An Americano In Europa
I’m in my second week at the Le Royal Hotel in Luxembourg City, Luxembourg. Whenever I’ll be on location and living in a hotel, I always make note of the path through the lobby to the elevator, familiarize myself with the buttons once inside and upon exiting on my floor, the dimensions and lighting of the area around the elevator’s doors. I figure out where my room is and as I walk towards it, I think to myself that all this will become very familiar over the next few weeks but it will be an earned familiarity. I will be living in a hotel. Most of my fellow guests are staying for a day or two but I’ll be here for weeks. I’m like a local in a tourist town. Within a few days, I have developed a rapport with the restaurant staff, who have figured out that their hotel has been invaded by a bunch of weirdo actors.
At this point, I’ve done this many times all over the world. I have a routine. At the first possible chance, I walk around the neighborhood to see where the coffee and grocery opportunities are. This time around, my neighborhood is very nice but not all that interesting. My new local coffee place, called Coffee Fellows, serves a good Americano, an order that always sounds strange when I say it, but is only open until 2000 hrs. and isn’t really a work oriented joint, with its small tables and casual lighting. Still, I go in there and try to get that corner table that’s not so close to all the other people who pack the place. The grocery store is quite good not far from the hotel. I walk on the streets near the hotel to neutralize jet lag and immerse myself in my surroundings. This is my new home for a while. Bowie’s A New Career In A New Town plays in my head.
Last week was a blur of activity, waged in the mists of jet lag. We’re shooting in an old building that has no heat, so all the rooms have plug in heaters. Between set ups, I put on a coat that’s like a sleeping bag with sleeves and wait it out. The scenes which held all my large dialogue parts were done last week. I’m amazed I pulled it off. Take after take, I was hitting it and not dropping any lines. I have six more shoot days and if I had to, could do the rest of my dialogue in one day. Most of the remaining shots I’ll be involved with will probably end up being painful. Swinging at men, and causing a commotion always leaves me dented.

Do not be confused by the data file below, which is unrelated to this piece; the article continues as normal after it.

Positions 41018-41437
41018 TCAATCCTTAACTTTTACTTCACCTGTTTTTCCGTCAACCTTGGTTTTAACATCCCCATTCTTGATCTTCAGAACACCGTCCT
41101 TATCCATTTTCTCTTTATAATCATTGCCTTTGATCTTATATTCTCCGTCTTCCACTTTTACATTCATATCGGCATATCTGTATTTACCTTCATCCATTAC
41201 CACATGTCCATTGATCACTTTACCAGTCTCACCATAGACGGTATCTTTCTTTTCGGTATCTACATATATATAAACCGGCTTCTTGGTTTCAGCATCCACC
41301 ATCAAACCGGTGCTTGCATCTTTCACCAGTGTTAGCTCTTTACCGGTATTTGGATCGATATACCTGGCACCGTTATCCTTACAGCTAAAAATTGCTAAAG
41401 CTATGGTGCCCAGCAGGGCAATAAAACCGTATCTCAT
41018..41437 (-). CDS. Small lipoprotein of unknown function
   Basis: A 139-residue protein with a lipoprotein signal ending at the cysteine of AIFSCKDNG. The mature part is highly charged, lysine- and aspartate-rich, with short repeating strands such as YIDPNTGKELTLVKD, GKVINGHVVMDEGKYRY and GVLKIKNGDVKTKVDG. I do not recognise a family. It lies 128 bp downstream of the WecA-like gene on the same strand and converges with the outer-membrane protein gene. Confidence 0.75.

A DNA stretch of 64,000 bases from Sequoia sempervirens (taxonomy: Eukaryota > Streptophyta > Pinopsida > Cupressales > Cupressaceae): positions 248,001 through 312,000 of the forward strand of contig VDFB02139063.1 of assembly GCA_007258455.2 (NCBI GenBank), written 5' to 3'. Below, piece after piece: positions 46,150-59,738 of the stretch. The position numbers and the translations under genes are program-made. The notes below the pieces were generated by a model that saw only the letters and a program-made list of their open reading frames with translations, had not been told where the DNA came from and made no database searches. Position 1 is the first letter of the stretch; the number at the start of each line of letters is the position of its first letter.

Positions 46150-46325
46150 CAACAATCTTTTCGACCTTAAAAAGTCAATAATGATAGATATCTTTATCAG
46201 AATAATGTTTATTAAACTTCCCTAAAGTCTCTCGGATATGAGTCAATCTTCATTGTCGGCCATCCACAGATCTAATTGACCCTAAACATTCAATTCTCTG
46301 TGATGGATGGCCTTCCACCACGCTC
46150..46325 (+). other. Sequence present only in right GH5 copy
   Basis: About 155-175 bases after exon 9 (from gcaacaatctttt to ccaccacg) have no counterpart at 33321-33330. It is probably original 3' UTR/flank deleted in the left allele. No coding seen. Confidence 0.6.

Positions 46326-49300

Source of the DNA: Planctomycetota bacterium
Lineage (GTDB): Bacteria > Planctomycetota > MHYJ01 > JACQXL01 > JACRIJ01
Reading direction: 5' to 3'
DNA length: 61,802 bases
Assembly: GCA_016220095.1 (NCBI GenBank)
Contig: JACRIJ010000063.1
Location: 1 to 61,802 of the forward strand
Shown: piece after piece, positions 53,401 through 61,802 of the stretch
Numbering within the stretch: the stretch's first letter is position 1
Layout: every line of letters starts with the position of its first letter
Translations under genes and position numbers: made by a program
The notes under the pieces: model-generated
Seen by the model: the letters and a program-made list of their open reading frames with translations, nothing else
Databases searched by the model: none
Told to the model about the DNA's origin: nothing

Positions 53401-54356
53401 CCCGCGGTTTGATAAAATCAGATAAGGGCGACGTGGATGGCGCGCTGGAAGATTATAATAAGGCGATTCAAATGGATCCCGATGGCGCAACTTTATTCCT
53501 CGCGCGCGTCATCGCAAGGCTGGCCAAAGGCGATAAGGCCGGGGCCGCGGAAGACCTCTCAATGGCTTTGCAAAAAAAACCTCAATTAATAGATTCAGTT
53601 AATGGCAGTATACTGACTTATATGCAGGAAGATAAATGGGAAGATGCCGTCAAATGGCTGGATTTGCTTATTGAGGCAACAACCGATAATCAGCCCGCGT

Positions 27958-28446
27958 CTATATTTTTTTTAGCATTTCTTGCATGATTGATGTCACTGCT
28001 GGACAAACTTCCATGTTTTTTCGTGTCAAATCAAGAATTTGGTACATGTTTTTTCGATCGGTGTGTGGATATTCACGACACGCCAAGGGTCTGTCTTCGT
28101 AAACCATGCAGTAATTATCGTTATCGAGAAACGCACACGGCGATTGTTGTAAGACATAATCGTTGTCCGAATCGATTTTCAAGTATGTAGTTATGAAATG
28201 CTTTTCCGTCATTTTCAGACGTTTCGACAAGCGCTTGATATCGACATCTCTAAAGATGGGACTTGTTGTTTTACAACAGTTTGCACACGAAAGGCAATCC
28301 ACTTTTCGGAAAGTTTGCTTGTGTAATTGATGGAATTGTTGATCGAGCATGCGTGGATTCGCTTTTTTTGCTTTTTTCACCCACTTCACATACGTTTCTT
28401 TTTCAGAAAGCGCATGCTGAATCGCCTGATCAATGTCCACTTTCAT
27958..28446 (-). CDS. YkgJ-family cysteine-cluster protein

Many years ago, I learned something a lot of American alternative music combatants with a grain of ambition and survivalist instinct know very well: you will be in Europe a lot. People who were in broke ass bands in the last century are some of the most well traveled people I’ve ever met. Many of them were here so much, they picked up German and French, some moved here. In many ways, my old outfit, the Rollins Band, was an American band with European sensibilities. We were here all the time. We would spend weeks just playing shows in Germany. There were so many great things about this. I can’t speak for anyone else in the band but I learned a lot being around Europeans. The differences between America and anywhere else are too many to list but perhaps the most profound differences between America and the continent of Europe are age and experience.
In the last century, Europe was shaken to its core by the second World War. A war that was bravely taken on by American forces but that didn’t do a fraction of the damage to American infrastructure. Survivors all over Europe literally had to sweep the rubble of what was their town to the side and start again. I think this impacted the collective psyche of the continent. Even those who weren’t alive for the six years Europe was torn to pieces and the years afterwards, when millions of PTS stricken people had to figure out a way forward, have an imprinted ghost memory of what can be lost, how bad it can get and what’s important. You can see it in everything from the construction of buildings to how people regard each other. This is at least one of the reasons why British PM Theresa May reacted so quickly and sharply to comrade Trump’s recent clumsy and dangerously stupid tweeting of Britain First propaganda. She gets it. Trump obviously does not.
As a young American traveling from place to place, I soaked this up more than I realized. There was without a doubt, a romance of being a “band in exile” even if it was all in my head. When I was in Europe, looking out the window of whatever transport was taking us to the next show, it would occur to me that this was real, this is what we were doing with our lives. It was a monumentally impactful thought that influences a lot of what I do and how I do it to this day, including where I’m writing this from and why I’m here. I’m not on vacation. This is my life out here and I am of the opinion that not only am I in the right place but that I am incredibly lucky.
Of course there are pains in the ass no matter where you go but the level of overall civility in Europe is noticeable. I must say, I prefer the harder elbow-to-the-ribs American version, and believe that Americans are some of the friendliest people I’ve ever been around but there is a lot to be said for European sophistication. It definitely raises the level of the game. I truly enjoy how familiar “merci” and “d’accord” have become to me over the last several days.
Walking the streets around the hotel on my nights off, it’s been hitting me how hard Europe has informed my life. I think I’ve come here almost every year since 1981. I can’t help it, whenever I’m here working in a film, I feel like I’m Peter Falk in Wings Of Desire.